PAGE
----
Setting Every Community Up for Retirement Enhancement Act of 2019 (SECURE Act) passed the Senate on December 19, 2019 as a rider on the Appropriations Bill, and the President is expected to sign it.
A version of the legislation has been proposed since 2012. It is described as a significant overhaul of retirement systems, and includes the following highlights:
- encourages 401(k) plans to include “lifetime benefit plans”; i.e. annuities, to simulate the pensions that used to be common with employers. The legislation also protects employers from being sued if the selected insurance company later fails to pay.
- allows small employers to join together to offer 401(k) plans, without having to administer the costs in house
- removes the age cap for being able to contribute to traditional IRAs, currently 70 ½, for individuals with W-2 income.
- allows people to delay taking Required Minimum Distributions from tax-deferred accounts until age 72, up from the current 70 ½.
- allows employers who use automatic enrollment in 401(k) plans to increase employees’ savings to 15% of annual earnings, up from the current 10% savings rate.
As Forbes Magazine described it, tucked away on page 114 of the 130-page bill is the “money grab”; “Modification of Required Distribution Rules for Designated Beneficiaries”. This section contains the provisions that effectively end the stretch IRA for most beneficiaries of retirement plan holders who die after December 31, 2019. Basically, any “designated beneficiary”, defined as an individual named as a beneficiary of a retirement plan, will be able to stretch the IRA no more than ten years. Currently, designated beneficiaries generally can use their own lifetimes, and if there are assets left in the retirement plan at a beneficiary’s death, they can be left to additional beneficiaries for their lifetime.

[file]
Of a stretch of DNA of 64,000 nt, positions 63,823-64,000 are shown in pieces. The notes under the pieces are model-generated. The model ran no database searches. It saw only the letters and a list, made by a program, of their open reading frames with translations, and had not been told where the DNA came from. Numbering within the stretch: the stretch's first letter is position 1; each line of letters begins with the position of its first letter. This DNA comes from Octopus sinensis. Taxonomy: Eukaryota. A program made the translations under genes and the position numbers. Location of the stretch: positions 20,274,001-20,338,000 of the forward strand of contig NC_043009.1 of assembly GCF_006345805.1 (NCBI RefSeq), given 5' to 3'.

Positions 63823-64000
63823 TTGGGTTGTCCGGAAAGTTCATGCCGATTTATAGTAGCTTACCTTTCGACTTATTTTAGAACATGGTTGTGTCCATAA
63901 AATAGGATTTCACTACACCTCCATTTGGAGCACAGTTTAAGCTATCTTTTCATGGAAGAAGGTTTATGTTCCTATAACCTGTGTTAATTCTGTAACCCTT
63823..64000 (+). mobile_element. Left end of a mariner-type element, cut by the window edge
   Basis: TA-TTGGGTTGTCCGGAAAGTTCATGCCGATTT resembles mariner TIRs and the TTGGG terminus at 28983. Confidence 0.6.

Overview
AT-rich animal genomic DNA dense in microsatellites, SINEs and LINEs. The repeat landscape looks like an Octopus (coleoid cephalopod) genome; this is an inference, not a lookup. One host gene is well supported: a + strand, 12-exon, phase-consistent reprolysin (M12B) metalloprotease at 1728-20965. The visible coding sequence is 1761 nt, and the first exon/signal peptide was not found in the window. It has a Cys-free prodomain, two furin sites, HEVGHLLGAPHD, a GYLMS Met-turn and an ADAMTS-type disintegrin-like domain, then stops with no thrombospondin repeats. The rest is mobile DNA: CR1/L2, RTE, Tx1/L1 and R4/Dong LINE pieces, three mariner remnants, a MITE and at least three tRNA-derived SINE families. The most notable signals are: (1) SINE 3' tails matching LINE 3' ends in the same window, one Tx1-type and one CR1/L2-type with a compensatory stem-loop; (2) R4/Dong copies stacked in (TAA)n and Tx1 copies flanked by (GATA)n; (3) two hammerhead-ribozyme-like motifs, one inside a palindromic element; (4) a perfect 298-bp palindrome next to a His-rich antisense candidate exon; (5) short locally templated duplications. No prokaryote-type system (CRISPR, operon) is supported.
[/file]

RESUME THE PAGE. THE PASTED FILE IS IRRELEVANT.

Exception to the ten-year rule applies to “eligible designated beneficiaries”, defined as
- a surviving spouse,
- a minor,
- a beneficiary who is disabled or chronically ill, or
- a beneficiary who is no more than ten years younger than the deceased retirement plan owner.
A minor must liquidate the inherited retirement plan no later than ten years after reaching 18, while the other eligible beneficiaries can stretch out their distributions for their lifetimes. Any retirement plan assets that remain at the death of those eligible beneficiaries must be distributed no later than ten years after the death of the eligible beneficiary.
The provisions of the SECURE Act pertaining to inherited retirement plans are generally effective for plan holders who die after December 31, 2019. There are some notable exceptions:
- Collective Bargaining Exception which delays the effective date for retirement plans negotiated between unions and employers to the expiration of the collective bargaining agreement or December 31, 2021;
- Governmental Plan Exception delays application to a multitude of government retirement plans to December 21, 2021.
- Certain existing annuity contracts that have a specified period of payout, based on payments to the contract holder and perhaps a second beneficiary are exempted from the ten-year rule.
Among estate planners, there has been an expectation that retirement plans inherited through a trust would be excluded from the ten-year rule. However, the legislation carefully defined the application of the ten-year rule pegged to the identity of the beneficiary, not the means of transferring the benefit. The House version of the SECURE Act allowed a stretch out for the first $450,000 of an inherited retirement plan; the Senate version did not.